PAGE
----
The last year has given me a certain patriotism I didn’t know I had, as basically all Australians respected science and played their part to essentially prevent mass transmission. 

ZDNet Australia team catchups have been a morale boost and in person tech events are also returning. Not travelling has been hard, but being in my hometown meant spending a lot of time with my parents and my friends — with pubs, restaurants, gyms, and sporting events all back to basically normal here. 

I also rescued a cat and turned into a crazy plant lady. I barely killed any of them so far.

Campbell Kwan

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In a region called the Southern Highlands, two hours south of Sydney

Living relatively far from family and friends during the pandemic forced me to slow things down. it forced me to acknowledge that it’s not always the proverbial “summer”, which is what our world pushes, but in fact, there are times where we should rest and preserve energy as if it were “winter.”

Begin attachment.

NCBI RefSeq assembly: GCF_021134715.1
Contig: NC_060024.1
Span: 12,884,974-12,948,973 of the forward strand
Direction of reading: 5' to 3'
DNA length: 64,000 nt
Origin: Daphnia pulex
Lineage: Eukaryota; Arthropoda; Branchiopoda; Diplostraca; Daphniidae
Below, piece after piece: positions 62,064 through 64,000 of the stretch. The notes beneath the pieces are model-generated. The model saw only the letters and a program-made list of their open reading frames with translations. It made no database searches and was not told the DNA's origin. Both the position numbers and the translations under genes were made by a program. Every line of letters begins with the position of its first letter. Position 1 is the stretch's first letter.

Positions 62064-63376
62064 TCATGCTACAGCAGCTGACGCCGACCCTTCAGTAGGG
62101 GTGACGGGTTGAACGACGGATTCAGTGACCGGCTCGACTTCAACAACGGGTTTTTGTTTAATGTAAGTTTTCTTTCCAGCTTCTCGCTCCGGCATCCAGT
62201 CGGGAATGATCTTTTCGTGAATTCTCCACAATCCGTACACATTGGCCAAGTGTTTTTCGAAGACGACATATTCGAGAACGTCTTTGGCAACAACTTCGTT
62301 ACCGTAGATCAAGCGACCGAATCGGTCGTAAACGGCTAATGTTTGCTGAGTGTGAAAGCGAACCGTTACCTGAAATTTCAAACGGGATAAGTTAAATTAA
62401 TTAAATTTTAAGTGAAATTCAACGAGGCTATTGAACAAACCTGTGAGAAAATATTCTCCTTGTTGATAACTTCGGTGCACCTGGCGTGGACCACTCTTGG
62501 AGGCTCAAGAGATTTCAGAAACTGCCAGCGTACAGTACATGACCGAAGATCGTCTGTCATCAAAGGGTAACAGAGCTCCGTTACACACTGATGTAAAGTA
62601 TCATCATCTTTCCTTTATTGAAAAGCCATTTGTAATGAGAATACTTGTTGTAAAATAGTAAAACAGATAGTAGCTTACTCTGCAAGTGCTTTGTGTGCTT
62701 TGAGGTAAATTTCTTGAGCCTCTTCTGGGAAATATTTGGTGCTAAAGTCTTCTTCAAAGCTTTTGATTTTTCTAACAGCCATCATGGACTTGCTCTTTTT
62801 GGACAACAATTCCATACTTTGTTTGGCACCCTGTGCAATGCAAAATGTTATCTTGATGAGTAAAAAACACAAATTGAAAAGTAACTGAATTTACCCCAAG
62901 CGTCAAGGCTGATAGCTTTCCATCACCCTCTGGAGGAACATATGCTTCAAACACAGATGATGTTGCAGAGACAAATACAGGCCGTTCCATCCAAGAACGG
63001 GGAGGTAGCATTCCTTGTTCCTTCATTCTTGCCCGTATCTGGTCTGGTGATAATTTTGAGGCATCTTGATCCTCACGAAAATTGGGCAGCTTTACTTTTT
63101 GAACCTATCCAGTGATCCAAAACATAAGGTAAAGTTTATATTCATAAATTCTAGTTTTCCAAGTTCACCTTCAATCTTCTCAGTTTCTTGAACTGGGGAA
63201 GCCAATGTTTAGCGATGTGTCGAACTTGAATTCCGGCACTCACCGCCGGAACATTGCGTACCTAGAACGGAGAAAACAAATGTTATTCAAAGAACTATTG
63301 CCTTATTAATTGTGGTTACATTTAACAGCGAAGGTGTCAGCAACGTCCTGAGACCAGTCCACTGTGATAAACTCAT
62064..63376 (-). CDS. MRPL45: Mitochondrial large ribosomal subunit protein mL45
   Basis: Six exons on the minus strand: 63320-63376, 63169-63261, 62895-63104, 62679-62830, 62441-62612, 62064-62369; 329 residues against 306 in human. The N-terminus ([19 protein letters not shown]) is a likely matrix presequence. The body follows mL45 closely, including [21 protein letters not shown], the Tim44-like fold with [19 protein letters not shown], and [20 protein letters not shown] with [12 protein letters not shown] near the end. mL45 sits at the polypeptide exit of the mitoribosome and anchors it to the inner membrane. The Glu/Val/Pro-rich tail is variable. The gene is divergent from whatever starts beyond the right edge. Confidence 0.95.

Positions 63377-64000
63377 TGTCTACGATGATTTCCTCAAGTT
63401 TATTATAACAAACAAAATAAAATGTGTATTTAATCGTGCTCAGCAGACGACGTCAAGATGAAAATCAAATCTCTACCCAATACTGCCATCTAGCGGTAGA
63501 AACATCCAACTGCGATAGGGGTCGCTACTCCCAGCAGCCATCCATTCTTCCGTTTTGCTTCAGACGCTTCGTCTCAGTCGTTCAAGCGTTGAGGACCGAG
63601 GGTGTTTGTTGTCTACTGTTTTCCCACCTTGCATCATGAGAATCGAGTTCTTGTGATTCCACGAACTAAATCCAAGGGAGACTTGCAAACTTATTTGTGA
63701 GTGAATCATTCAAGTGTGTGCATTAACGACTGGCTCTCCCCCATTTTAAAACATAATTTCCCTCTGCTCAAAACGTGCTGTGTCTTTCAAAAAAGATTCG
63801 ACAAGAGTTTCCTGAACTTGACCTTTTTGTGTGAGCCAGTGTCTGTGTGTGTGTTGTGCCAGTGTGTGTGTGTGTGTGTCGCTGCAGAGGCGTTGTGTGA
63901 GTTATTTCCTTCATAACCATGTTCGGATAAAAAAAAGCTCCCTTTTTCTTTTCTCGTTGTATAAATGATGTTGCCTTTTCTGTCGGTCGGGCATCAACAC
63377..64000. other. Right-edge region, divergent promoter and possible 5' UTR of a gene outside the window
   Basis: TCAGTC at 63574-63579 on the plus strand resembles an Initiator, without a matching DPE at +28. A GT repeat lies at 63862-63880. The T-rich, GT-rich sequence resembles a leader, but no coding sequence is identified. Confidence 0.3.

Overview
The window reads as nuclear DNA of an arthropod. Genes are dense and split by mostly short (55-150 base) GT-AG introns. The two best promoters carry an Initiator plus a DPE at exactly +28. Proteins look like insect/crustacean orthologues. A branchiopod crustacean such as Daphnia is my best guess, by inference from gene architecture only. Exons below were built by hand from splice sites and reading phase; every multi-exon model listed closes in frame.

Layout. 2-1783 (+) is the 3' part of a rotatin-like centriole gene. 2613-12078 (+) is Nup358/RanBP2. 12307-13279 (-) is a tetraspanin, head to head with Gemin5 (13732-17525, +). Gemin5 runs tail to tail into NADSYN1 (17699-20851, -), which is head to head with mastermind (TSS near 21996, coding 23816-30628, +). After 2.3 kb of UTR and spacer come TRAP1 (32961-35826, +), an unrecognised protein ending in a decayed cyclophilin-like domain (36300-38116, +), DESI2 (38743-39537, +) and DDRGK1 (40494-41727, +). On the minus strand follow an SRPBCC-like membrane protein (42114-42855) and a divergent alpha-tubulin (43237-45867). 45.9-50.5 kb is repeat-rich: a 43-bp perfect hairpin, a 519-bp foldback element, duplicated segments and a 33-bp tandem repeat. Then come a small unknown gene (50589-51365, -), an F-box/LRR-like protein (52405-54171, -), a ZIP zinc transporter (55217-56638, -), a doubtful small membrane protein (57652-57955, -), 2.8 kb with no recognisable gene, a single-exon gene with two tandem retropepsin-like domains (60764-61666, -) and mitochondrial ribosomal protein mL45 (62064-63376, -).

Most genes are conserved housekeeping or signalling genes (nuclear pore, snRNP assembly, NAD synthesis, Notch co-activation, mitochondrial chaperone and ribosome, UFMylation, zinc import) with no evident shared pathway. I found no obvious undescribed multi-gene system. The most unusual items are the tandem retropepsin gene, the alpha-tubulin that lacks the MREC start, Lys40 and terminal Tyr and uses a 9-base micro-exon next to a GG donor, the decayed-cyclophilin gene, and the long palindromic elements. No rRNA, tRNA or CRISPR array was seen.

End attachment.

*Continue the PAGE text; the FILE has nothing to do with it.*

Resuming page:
Accepting that it was more or less “winter” for all of last year, this meant I was reading more, forcing myself to find time to sit with my thoughts, and leaning on nature rather than urban areas for fun. This flowed into my work, where I prioritised patience when work was slow and when communication was not as easy when compared to doing it face to face.

But with Australia almost back to normal, and it being the proverbial summer once more, rather than diving into the rapid currents of the hustle and bustle, I hope to keep the foresight of using the energy I have stored with more intention, such as approaching work with a more tangible gratefulness of how it serves readers and how it provides for me. 

Now it’s your turn

Now it’s your turn to share with us and the rest of the ZDNet community. In the comments below, please share your year-of-pandemic experiences. Please share a paragraph or so that touches on how you’ve experienced the pandemic, things you learned, things you changed, high points, low points, and more. All I ask is that you keep it friendly.

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You can follow my day-to-day project updates on social media. Be sure to follow me on Twitter at @DavidGewirtz, on Facebook at Facebook.com/DavidGewirtz, on Instagram at Instagram.com/DavidGewirtz, and on YouTube at YouTube.com/DavidGewirtzTV.